Most studies looking at the benefits of CBD have utilized large amounts of CBD (300-600 mg), far more than the CBD contained in most commercial brands. There have been some noted benefits:

Side effects and safety of CBD

CBD may cause nausea and fatigue in some individuals.

Is CBD Legal?

It depends on who you ask. The laws vary a bit state to state and the lines regarding legality appear a bit fuzzy from what I read. Here are two different commentaries on this topic: An article in The Wall Street Journal here. And another one in the Food Navigator here.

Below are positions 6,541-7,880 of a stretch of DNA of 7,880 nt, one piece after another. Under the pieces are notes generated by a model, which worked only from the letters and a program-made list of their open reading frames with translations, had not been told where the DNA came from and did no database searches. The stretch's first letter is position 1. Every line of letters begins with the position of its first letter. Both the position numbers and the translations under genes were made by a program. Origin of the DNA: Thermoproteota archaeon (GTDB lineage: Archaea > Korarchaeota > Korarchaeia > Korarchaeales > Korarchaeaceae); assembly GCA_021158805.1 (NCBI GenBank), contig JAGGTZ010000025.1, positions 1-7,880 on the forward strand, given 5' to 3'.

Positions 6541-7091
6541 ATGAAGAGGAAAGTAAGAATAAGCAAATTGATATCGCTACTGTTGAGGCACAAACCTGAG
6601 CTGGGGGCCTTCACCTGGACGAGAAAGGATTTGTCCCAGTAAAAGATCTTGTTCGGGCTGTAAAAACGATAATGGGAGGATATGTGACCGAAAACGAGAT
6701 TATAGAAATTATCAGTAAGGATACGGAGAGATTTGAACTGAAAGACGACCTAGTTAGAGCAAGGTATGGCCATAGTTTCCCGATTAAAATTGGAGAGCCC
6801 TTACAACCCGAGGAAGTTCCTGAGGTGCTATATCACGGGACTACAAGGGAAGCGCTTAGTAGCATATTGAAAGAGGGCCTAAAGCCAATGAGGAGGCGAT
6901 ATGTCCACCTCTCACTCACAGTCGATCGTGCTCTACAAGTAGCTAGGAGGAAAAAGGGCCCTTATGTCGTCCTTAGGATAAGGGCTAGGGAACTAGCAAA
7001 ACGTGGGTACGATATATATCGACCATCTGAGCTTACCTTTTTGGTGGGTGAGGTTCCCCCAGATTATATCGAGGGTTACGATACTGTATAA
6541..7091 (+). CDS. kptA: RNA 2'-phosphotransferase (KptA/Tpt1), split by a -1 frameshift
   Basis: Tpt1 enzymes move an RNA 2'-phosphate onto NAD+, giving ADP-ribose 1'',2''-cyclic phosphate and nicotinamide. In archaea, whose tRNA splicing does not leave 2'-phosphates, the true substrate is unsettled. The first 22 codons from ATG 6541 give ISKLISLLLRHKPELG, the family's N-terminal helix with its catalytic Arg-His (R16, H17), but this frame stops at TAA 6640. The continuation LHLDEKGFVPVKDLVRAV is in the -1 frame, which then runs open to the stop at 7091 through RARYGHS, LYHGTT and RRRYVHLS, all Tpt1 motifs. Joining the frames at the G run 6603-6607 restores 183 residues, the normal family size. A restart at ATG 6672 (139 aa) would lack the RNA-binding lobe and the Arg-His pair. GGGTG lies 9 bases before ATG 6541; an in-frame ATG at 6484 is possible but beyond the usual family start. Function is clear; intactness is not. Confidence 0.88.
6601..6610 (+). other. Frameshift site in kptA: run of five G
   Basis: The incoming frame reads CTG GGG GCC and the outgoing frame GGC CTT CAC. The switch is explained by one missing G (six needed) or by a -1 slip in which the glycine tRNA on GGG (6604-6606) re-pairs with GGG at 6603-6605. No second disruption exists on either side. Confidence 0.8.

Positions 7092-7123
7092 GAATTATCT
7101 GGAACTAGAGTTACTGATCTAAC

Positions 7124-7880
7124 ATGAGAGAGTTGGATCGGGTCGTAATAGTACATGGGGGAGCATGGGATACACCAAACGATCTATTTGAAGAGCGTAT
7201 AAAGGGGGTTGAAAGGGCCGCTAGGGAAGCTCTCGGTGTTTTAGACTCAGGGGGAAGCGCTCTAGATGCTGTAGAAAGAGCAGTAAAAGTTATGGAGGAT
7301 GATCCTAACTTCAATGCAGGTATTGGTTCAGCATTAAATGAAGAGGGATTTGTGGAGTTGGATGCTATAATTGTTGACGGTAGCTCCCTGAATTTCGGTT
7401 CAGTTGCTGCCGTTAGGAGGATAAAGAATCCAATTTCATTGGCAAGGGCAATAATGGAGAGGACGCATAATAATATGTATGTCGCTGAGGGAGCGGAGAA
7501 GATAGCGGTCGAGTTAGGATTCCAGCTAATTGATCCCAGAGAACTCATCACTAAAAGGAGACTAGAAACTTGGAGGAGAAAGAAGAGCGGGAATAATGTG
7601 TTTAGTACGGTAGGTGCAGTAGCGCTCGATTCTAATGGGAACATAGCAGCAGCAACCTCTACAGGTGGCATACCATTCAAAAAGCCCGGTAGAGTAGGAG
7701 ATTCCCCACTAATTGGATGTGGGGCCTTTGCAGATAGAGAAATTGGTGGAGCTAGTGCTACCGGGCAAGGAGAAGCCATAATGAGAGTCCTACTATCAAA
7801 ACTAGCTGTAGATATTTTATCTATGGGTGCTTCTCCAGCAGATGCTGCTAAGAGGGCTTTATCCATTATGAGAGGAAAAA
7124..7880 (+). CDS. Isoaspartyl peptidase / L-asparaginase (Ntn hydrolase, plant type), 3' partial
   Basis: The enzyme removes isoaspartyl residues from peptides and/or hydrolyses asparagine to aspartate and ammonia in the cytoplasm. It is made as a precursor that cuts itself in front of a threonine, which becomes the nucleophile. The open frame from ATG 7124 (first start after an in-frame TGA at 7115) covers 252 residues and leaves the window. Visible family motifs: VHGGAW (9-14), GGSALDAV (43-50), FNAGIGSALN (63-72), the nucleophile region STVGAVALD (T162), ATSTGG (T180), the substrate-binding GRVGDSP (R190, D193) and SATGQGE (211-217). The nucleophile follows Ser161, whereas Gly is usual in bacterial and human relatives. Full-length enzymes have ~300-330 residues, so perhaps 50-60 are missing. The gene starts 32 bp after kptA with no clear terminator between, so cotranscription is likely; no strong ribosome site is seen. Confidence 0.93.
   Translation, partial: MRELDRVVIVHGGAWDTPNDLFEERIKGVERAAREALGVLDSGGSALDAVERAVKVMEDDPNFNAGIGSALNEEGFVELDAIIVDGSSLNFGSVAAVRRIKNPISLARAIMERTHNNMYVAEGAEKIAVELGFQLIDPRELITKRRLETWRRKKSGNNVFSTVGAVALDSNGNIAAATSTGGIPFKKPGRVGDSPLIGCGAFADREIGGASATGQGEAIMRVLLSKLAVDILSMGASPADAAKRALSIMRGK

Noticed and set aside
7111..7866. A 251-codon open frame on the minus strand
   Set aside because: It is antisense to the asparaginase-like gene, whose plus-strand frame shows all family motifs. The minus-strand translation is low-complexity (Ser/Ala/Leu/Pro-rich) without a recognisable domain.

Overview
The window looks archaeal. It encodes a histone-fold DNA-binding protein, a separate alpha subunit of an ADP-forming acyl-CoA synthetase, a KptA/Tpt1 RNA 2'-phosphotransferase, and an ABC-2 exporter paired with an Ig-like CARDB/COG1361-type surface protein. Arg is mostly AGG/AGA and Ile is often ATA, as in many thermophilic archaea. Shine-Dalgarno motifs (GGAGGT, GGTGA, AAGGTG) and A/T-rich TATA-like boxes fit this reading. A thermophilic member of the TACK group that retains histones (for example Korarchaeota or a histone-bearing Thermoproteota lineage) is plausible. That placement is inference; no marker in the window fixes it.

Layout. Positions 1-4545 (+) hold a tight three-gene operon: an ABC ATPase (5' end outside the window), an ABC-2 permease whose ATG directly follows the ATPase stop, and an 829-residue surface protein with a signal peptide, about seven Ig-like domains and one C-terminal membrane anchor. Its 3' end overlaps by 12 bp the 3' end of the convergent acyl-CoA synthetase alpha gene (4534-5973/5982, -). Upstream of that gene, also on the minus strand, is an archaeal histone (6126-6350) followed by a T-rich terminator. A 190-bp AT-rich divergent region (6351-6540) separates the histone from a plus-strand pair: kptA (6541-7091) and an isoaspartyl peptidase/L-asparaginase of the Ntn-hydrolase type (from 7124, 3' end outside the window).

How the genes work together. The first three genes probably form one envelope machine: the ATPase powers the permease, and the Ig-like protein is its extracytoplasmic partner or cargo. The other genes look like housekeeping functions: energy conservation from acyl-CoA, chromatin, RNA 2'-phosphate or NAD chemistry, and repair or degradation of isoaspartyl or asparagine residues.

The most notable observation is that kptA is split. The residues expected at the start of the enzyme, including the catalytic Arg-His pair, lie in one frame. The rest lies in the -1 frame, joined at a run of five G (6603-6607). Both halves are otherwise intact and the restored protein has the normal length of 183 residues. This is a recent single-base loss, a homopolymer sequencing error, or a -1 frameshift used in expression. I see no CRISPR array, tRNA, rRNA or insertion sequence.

This article in The Wall Street Journal notes,  “As of October [2018], 46 states have passed some kind of CBD legalization; the use and sale of the compound is not explicitly allowed under federal law, but the law is not often enforced.” Additionally, “Now, with support from Senate Majority Leader Mitch McConnell, the 2018 farm bill might legalize every cannabinoid except the psychoactive compound THC”.  So CBD buyers, stay tuned.

CBD products are unregulated in the US.  The FDA did a study and found that 70% of CBD products on the market are mislabeled, some containing no CBD. Buyer beware!

How to Select a Reputable Product

You can purchase a subscription to to read about their 3rd party testing of CBD products. is a great resource to learn more about the research regarding supplements and what they have found in particular products in regard to contaminants and the amount of active ingredients in products.